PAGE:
By Katie Fallon

Finger pointing and allegations of improprieties flew at the Sept. 18 City Council meeting before the council voted against allowing a 31-home development that would have included a 10,500-square-foot home for 12 priests.

The application also included two concurrent variances, but the sticking point in all the community meetings leading up to the Tuesday evening vote, as well as the council meeting itself, was the home developer Richard Donner and Southern Gentry wanted to include for the dozen members of the Legionnaires of Christ, which is an arm of the Catholic Church.

In the end, council members Diane Friess, Rusty Paul, Ashley Jenkins and Tibby DeJulio voted against the project because they viewed the church as an inconsistent addition to the surrounding Greenland Road neighborhoods and not the intention of the CUP zoning Donner was requesting.

Donner’s plan for the home was to build a 12-bedroom, 12-bathroom house with an eight-car garage and a chapel designed to house the priests prayer services four times a day.

But the allegations of improprieties came when it was revealed for the first time in the myriad of public meetings that Donner had promised to make a $7,500 donation to High Point Elementary School once his project was approved. The High Point Civic Association has been Donner’s most vocal supporter.

Paul initiated the allegations when he accused Donner of outright lying to him the day prior to the meeting. Donner visited Paul’s office and told him he had not made any contributions to his supporters. Donner, however, said he did not lie because he has not made any such payments yet.

Similarly, Paul alleged that Donner attempted to attack Community Development Director Nancy Leathers’ character when Donner said Leathers told him not to refer to the home as a church when presenting the plan to the council.

“I was incredulous by that,” Paul said. “I’ve found her to be unbelievably trustworthy and truthful and up front in every instance. When I asked her about it, she was flabbergasted that would be [Donner’s] interpretation.”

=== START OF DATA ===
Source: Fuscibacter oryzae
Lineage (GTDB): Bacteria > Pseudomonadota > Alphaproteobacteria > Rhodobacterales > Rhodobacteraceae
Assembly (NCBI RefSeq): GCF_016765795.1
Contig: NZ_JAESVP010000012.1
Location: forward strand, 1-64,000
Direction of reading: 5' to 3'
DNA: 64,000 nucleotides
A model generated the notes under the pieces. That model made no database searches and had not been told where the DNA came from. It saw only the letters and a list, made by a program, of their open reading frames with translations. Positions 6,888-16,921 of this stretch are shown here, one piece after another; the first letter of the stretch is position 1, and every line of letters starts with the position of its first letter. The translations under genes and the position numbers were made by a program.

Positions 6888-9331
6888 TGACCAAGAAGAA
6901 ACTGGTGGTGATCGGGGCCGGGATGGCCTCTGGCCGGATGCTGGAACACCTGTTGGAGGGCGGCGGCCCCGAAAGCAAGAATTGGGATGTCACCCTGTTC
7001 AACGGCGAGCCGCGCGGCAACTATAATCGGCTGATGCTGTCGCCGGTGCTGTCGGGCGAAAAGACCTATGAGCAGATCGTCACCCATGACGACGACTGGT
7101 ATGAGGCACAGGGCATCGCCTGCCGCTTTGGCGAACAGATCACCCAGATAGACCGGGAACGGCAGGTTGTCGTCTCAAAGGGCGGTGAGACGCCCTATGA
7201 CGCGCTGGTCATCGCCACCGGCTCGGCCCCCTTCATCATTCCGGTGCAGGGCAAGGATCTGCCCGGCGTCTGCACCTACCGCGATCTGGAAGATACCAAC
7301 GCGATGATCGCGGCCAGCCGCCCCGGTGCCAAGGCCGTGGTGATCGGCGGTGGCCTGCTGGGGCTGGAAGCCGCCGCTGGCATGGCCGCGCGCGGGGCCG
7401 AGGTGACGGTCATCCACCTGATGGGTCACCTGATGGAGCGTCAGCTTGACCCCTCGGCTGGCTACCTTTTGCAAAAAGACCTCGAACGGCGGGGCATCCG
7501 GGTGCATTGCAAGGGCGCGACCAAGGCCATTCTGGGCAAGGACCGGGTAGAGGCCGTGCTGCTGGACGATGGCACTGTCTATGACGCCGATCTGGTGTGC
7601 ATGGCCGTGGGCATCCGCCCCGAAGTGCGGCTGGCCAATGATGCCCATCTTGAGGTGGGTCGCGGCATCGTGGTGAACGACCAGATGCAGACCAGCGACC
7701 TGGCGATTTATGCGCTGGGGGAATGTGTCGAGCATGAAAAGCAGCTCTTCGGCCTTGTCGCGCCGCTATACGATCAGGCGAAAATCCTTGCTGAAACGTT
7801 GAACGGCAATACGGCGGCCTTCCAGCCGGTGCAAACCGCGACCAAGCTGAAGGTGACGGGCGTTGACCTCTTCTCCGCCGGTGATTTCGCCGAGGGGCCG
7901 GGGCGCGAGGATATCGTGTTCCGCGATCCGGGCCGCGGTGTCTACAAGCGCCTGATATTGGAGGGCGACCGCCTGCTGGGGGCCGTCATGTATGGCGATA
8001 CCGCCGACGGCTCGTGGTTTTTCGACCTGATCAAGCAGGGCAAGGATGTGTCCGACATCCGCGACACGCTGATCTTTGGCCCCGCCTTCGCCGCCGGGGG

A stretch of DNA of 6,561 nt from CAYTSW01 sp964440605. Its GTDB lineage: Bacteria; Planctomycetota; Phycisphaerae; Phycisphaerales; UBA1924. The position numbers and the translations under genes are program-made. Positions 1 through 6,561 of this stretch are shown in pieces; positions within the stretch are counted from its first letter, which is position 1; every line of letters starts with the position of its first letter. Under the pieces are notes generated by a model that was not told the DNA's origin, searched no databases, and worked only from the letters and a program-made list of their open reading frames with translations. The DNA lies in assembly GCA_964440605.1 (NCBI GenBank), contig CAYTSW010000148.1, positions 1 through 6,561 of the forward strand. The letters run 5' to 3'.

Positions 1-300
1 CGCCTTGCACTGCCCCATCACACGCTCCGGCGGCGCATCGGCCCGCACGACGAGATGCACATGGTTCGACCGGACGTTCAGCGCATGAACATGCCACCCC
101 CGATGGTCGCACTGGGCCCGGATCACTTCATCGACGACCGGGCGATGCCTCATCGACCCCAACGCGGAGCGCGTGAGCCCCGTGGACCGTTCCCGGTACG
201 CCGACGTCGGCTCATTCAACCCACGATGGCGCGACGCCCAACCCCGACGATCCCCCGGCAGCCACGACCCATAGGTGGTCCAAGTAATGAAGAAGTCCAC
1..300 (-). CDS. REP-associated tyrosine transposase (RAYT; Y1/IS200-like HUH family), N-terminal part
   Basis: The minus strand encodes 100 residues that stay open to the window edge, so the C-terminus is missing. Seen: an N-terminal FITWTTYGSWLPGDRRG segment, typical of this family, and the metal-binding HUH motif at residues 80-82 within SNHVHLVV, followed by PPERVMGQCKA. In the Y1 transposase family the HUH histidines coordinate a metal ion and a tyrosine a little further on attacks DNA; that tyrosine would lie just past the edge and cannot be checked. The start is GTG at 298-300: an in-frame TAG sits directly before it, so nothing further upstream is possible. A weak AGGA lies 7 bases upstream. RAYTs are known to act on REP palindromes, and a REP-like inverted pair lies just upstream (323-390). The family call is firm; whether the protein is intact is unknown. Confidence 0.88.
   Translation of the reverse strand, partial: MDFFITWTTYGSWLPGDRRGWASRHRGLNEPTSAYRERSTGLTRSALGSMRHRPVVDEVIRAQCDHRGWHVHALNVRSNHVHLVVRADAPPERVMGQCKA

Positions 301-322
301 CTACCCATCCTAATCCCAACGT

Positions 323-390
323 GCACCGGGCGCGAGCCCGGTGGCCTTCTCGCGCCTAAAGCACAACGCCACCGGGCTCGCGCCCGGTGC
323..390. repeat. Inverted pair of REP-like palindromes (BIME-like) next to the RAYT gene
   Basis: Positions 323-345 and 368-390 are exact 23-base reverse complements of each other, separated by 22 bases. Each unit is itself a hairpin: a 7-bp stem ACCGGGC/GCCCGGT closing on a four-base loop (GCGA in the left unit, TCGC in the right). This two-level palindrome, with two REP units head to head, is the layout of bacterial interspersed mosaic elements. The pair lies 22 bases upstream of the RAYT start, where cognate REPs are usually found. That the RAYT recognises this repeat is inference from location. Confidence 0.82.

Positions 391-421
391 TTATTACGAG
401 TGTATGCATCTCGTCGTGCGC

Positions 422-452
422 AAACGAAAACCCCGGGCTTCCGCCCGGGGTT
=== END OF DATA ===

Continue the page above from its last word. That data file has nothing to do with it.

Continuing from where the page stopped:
One of the most telling statements made by the council came from DeJulio, who all but denounced the High Point Civic Association for their deal with Donner. DeJulio was a long time board member until he had to remove himself when he ran for city council.

“To me, this ends the credibility of the High Point Civic Association,” DeJulio said.

The Ledgemont Homeowners Association, which has been a vocal opponent of Donner’s at every public meeting, was pleased with the decision. Caroline Kresky, a member of the group’s zoning committee, has helped fight the project for several months.

“I’m delighted,” Kresky said. “I think that it was the correct decision. This rectory is of no conceivable benefit to my community or any of the surrounding communities. It is a personal mission of Mr. Donner’s.”

Donner, however, was not deterred by either the allegations made against him or the vote itself. He said he is planning an appeal.

“I will come back,” Donner said. “There are several options, but we will certainly look at all of our options and we will be back.”

Donner also leveled his own allegations against the city council.

“It seemed to me like a lot of people had personal bias and personal intentions from the beginning. That’s how they chose to vote, despite the overwhelming evidence of our rights to be there, the priests’ rights to be there, the overwhelming support we have from the community, the staff support and the Planning Commission support. The individual council members that voted against us have there own agenda.”

District 6 councilwoman Karen Meinzen McEnerny, who was the lone opposition vote, said she has never seen an issue cause as much tension as the Southern Gentry development has.

“Frankly, it has been one of the most contentious zoning issues since I’ve been on the city council,” she said.